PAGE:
Will Hidomi and Ide ever catch a break?
Warning: This review has full spoilers for the episode.
Although the end is nigh is for FLCL: Progressive it feels like it is finally hitting its stride in terms of creativity. Jinyu’s absence paves the way for a confrontation between Haruko and her students, but not without some unexpected twists along the way. Additionally, the artistic experimentation on display in the last episode is back and firing on all cylinders, resulting in what is possibly the show’s most bizarre and beautiful episode yet.
The first thing you will undoubtedly notice about “Fool on the Planet” is the new art style, which evolves into several other fantastic art styles across its short runtime. It starts with a charcoal painting look that transitions into a rough sketch style and even a manga style that is sure to be familiar to fans of the original series. These transitions don’t only happen scene to scene, but sometimes even frame to frame, resulting in some incredibly breathtaking moments.
The diversity of art styles is a perfect pair to this episode’s numerous action scenes, beginning with a battle between Ide and Haruko. Their fight begins when Haruko tries to advance on Hidomi once again, though calling it a fight would be a little generous to Ide. After a short struggle Haruko straddles the defeated Ide, goading him with thinly veiled erotic taunts. She loses her cool when he retorts with “you don’t satisfy me!” and I once again found myself trying to disentangle their relationship. Haruko’s flirty provocation of Ide in undoubtedly similar to what she did to Naota, but unlike Naota Ide doesn’t seem interested and instead pursues the (presumably) human Hidomi. If Naota’s story was about embracing adulthood, could Ide’s be about rejecting that societal pressure? Progressive offers no definitive answers, but, as always, it is fun to speculate.
Hidomi, however, has other things on her mind. Through a beautifully animated flashback we learn that Hidomi’s mother has decided to close her cafe. This seems like a pretty harmless piece of information, but we can tell from her reaction that the cafe was some sort of physical representation of her hope that her dad would return. The decision to close shop is to Hidomi an abandonment of that hope. The stress of this information on top of seeing Ide and Haruko in that compromising position causes her N.O. portal to open and drag some part of Ide inside, leaving behind a strange rubber corpse.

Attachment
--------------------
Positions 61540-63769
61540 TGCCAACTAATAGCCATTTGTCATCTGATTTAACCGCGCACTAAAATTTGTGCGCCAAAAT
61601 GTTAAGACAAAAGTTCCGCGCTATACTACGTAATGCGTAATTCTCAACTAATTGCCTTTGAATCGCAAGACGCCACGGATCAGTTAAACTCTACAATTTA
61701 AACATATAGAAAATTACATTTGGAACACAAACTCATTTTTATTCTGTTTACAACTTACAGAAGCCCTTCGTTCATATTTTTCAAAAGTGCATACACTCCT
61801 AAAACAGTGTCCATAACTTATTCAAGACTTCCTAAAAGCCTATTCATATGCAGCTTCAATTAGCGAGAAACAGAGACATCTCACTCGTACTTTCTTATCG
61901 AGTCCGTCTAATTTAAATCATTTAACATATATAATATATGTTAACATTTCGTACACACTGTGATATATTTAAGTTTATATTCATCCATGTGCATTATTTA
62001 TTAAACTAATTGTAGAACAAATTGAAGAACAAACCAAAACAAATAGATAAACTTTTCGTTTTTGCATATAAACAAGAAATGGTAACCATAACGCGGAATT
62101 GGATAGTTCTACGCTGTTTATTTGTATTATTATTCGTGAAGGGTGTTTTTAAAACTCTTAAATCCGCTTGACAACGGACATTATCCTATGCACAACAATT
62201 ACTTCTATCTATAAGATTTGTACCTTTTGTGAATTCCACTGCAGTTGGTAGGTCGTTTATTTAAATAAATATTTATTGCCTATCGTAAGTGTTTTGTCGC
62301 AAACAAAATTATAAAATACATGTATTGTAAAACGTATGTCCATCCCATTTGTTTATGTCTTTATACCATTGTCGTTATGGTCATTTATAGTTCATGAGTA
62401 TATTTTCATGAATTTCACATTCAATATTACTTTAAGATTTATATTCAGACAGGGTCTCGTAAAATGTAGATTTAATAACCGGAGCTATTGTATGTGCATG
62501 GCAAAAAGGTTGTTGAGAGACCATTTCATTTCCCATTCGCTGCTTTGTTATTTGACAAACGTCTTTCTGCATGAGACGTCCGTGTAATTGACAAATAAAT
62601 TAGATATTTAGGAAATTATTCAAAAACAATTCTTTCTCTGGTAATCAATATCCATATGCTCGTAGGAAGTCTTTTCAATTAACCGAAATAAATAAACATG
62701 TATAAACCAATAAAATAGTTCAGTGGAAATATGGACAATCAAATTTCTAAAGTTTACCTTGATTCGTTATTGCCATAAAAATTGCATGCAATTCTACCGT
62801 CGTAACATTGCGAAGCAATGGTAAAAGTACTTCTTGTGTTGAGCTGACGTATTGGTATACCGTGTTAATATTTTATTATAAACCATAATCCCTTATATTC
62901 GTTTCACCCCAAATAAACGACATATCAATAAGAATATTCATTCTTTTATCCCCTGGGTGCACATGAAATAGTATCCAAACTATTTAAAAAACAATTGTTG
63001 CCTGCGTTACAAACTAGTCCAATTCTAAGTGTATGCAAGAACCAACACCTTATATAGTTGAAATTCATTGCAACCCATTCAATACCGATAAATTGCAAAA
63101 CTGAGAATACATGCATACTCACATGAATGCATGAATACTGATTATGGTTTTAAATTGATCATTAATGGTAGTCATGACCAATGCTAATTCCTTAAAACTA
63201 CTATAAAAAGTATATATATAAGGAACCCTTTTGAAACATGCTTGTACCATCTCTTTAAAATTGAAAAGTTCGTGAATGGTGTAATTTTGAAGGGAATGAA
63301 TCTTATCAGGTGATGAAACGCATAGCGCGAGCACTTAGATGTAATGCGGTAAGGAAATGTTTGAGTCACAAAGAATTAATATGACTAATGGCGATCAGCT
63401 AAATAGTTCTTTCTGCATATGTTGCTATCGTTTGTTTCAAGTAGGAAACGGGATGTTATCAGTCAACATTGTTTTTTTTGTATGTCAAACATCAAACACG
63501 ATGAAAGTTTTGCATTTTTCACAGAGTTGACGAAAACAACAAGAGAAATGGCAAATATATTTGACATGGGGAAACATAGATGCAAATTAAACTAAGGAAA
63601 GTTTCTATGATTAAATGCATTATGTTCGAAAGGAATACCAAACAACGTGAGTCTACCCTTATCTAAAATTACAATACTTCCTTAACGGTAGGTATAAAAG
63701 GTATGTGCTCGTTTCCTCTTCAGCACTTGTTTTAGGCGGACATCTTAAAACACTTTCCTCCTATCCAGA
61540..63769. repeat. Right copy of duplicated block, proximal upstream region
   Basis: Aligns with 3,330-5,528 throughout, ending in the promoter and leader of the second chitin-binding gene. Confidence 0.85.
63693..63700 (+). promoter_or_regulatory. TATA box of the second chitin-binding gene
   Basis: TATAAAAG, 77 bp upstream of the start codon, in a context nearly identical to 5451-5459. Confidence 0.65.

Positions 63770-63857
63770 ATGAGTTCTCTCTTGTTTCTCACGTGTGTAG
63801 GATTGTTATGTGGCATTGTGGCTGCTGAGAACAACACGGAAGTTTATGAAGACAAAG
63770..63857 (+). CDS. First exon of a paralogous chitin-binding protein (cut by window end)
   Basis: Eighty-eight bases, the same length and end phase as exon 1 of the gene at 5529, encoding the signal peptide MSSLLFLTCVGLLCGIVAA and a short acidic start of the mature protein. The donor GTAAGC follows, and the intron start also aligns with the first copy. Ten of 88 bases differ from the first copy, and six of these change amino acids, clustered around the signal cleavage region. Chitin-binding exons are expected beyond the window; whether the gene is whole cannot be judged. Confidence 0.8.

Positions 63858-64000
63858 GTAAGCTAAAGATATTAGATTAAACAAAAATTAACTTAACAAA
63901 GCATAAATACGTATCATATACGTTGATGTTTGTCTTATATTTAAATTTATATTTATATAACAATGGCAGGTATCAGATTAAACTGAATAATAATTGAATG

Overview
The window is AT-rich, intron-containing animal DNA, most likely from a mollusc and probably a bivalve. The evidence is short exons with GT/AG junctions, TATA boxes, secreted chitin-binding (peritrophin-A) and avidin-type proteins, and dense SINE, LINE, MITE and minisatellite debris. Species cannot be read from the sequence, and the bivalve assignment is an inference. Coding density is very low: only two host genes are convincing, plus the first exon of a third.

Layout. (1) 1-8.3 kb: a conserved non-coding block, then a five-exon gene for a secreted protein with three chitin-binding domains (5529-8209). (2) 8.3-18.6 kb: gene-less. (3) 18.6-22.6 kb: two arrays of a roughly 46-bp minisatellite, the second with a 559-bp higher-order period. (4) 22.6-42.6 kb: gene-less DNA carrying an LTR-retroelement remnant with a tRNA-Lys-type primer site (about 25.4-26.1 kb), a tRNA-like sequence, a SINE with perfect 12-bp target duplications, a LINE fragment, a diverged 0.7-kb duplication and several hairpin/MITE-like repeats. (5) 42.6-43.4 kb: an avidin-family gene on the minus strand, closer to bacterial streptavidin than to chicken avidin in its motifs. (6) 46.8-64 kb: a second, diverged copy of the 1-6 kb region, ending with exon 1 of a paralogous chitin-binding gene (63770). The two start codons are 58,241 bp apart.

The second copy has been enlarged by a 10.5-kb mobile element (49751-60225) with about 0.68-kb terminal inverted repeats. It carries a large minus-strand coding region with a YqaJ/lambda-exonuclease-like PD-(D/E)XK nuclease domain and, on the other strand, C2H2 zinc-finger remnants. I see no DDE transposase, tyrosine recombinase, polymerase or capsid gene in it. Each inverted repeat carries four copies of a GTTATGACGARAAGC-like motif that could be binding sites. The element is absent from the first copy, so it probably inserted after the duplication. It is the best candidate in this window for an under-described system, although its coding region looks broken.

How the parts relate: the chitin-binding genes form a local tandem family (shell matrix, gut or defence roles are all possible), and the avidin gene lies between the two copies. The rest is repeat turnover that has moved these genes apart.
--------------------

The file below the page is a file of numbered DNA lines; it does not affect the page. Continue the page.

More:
Elsewhere in the world Aiko’s father and his elderly compatriots are putting the finishing touches on their nefarious amusement park. My suspicions that the group is part of the Department of Interstellar Immigration appear to be correct, but I did not expect Haruko to be working alongside them. She convinces her students to visit the theme park where their N.O. energy is harvested to power the group’s giant robot, which they immediately use to attack the Medical Mechanica factory. I was left with several questions: Why would Haruko work with the Department of Immigration? How are they harvesting the N.O. energy? Why do they have Canti’s corpse? It’s a lot to take in, but it’s evident that all this posturing is setup for a big finale in the next episode.
Speaking of the finale, I couldn’t go without mentioning Ide and Hidomi’s final moments of this episode which have big implications for the FLCL: Progressive’s conclusion. In the aftermath of the aforementioned giant robot battle, Ide’s rubber corpse ends up floating through space where it is picked up by a Department of Immigration satellite. The corpse is then eaten by Canti’s robotic head, which has taken on the appearance and mannerisms of a small dog. If this sounds familiar it’s probably because this is exactly what happened in the final episode of FLCL. If the Medical Mechanica “dog” from FLCL turned into a world-destroying machine, what will happen to Canti upon eating an someone with a rather powerful N.O. like Ide?
Back on Earth, Hidomi has assumed her robotic form and set out to find Haruko and get Ide back. Hidomi immediately attacks Haruko, but upon realizing her punches have no effect tries a different tactic. Hidomi brings up Haruko’s obsession with Atomsk, calling her “just a girl in love.” I couldn’t help but cheer for Hidomi finally breaking out of her damsel role and becoming a more active character, and I love that she turned the tables on Haruko and put a spotlight on her romantic woes for once. Before Haruko can react to the accusation she looks up to the sky, which has suddenly turned bright red signaling the arrival of Atomsk (just in time for the end credits).